From the day it opened, Fukushima Daiichi struggled to contain the groundwater that rushed down from the nearby mountains and flowed through the plant. Fukushima today is a swamp of groundwater and cooling water contaminated with strontium, tritium, cesium, and other radioactive particles. Engineers have laced the site with ditches, dams, sump pumps, and drains. In 2014, TEPCO was given $292 million in public funds to ring Fukushima with an underground ice wall—a supposedly impermeable barrier of frozen soil. This, too, has failed, having “limited, if any effect,” Japan’s Nuclear Regulation Authority said.

In 2019, the Japan Institute for Economic Research estimated that the cost of cleaning up the Fukushima disaster could reach $747 billion. But there is actually no such thing as saying that a nuclear disaster has been cleaned up. Lumps of radioactive fuel, concrete, and cladding remain lethal for tens of thousands of years. At Chernobyl, this lava-like mass, called the “Elephant’s Foot,” has been buried under a mountain of concrete and covered again by a second, $1.5 billion shield financed by the European Union, which some have dubbed the “sarcophagus.” Sensitive about looking like a failed nuclear power, Japan has vetoed the building of a similar concrete sarcophagus over Fukushima. Instead, relying upon technology yet to be invented, TEPCO plans to scoop up the fuel in its failed reactors and store the waste in some undisclosed location. In the meantime, Fukushima sits like an open wound on Japan’s eastern shore.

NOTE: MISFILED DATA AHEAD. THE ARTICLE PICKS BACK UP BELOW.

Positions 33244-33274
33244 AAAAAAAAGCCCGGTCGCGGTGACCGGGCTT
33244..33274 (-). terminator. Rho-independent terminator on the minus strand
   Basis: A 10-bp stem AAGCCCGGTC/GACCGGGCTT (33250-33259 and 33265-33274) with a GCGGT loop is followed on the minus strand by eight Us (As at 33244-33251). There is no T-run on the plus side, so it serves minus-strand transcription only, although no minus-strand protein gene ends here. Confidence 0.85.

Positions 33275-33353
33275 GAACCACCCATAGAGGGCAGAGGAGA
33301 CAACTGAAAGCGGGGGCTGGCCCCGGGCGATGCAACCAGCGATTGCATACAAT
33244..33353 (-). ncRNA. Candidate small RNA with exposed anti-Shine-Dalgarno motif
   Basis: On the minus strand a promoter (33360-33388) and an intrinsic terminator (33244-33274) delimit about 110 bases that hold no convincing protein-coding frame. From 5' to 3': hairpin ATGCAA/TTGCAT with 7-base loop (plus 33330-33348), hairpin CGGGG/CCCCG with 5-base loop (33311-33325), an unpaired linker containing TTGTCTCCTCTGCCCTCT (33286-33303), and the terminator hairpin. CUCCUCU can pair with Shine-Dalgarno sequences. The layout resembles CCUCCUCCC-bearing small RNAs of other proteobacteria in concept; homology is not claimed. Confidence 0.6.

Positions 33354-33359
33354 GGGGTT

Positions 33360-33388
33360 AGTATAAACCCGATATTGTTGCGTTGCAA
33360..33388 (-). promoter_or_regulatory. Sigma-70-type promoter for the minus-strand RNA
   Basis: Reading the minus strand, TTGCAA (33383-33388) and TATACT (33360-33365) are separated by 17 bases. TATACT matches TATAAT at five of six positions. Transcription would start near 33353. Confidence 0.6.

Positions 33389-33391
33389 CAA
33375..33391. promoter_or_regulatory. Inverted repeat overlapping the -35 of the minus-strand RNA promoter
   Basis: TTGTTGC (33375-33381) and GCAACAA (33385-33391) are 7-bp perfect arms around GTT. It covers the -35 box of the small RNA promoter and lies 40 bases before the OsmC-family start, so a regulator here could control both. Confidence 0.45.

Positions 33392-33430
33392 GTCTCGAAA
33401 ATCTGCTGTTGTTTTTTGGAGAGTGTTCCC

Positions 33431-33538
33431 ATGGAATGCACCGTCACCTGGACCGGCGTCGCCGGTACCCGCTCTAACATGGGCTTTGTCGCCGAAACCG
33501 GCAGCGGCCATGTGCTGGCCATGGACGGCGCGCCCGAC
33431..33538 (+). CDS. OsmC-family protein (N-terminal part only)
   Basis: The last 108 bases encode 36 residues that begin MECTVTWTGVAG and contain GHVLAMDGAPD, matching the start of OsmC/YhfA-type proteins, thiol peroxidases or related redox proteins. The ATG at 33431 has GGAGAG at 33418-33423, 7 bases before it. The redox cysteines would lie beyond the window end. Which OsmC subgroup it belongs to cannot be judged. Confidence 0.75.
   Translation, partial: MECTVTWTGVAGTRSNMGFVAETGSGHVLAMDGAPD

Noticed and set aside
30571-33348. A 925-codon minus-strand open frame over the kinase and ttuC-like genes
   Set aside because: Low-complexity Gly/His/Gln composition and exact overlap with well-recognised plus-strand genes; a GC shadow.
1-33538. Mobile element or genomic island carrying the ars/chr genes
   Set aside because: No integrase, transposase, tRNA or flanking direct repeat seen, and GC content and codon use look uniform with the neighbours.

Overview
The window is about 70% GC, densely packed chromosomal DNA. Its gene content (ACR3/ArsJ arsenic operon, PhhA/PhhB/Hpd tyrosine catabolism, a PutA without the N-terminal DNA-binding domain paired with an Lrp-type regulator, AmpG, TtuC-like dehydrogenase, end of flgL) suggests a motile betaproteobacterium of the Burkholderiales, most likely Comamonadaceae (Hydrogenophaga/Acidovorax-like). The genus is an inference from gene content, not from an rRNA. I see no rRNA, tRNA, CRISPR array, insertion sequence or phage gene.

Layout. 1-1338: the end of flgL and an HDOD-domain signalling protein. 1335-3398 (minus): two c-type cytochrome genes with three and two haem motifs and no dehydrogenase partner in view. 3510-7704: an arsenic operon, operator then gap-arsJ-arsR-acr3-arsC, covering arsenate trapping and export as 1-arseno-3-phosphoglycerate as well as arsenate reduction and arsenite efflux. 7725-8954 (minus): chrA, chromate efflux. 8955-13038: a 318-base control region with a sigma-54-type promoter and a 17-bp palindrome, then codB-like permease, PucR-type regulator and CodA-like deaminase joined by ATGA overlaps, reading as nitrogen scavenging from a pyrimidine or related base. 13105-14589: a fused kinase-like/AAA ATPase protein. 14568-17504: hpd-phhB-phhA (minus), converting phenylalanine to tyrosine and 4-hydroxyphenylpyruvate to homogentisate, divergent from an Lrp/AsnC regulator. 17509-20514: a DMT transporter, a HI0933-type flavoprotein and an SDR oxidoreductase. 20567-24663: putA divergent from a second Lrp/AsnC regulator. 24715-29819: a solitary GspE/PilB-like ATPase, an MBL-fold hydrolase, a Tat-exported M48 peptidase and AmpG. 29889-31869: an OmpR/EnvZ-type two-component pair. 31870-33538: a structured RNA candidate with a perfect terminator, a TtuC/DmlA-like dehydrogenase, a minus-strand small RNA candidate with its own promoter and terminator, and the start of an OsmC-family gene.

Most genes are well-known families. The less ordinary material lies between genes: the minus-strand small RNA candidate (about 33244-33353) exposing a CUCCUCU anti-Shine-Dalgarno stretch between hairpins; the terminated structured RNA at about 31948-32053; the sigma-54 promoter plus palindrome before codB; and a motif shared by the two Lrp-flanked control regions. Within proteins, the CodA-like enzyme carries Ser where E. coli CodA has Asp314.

The takeaway? Among the new buildings meant to lure settlers back to Fukushima are two museums. In Tamioka, directly to the south of the power plant, a former energy museum has been converted into something called the Decommissioning Archive Center. Films depict actors replaying scenes from the disaster on one floor of the museum and demonstrate TEPCO’s “Progress of the Work” on another floor.

In the village of Futaba, directly to the north of the reactors, the government has erected a three-story building called The Great East Japan Earthquake and Nuclear Disaster Memorial Museum. A former boomtown filled with workers from the plant, Futaba used to have an archway over its main street, declaring, in bold letters, “Atomic Power: Energy for a bright future.” Yuji Onuma created this slogan for a ninth-grade homework assignment. He received a prize from the mayor.

Now living far from Fukushima and running a business installing solar panels, Onuma returned to Futaba one day a few years after the disaster. A photo from that visit shows him wearing a white Tyvek suit, booties, hat, and facemask. Behind him is Futaba’s main street, filled with crumbling buildings and overgrown with weeds. Above him is the archway that TEPCO financed. Over his head, Onuma holds a placard with red-letter writing on it, so the sign instead reads, “Atomic Power: Energy for a destructive future.”

The archway has since been removed and stored in Futaba’s new museum. Onuma wants it reinstalled, where the irony of having his slogan floating over the ruins of a dead city will remind everyone of their original mistake. At the least, he wants the sign put on display in the museum. “I made the wrong slogan,” he recently told an American interviewer. “But I’m glad that I realized my mistake before I died.”  https://thebulletin.org/2021/03/fukushima-today-im-glad-that-i-realized-my-mistake-before-i-died/?utm_source=Newsletter&utm_medium=Email&utm_campaign=ThursdayNewsletter032021&utm_content=NuclearRisk_Bass_03102021

March 13, 2021 Posted by | Fukushima continuing, Reference, secrets,lies and civil liberties, social effects | Leave a comment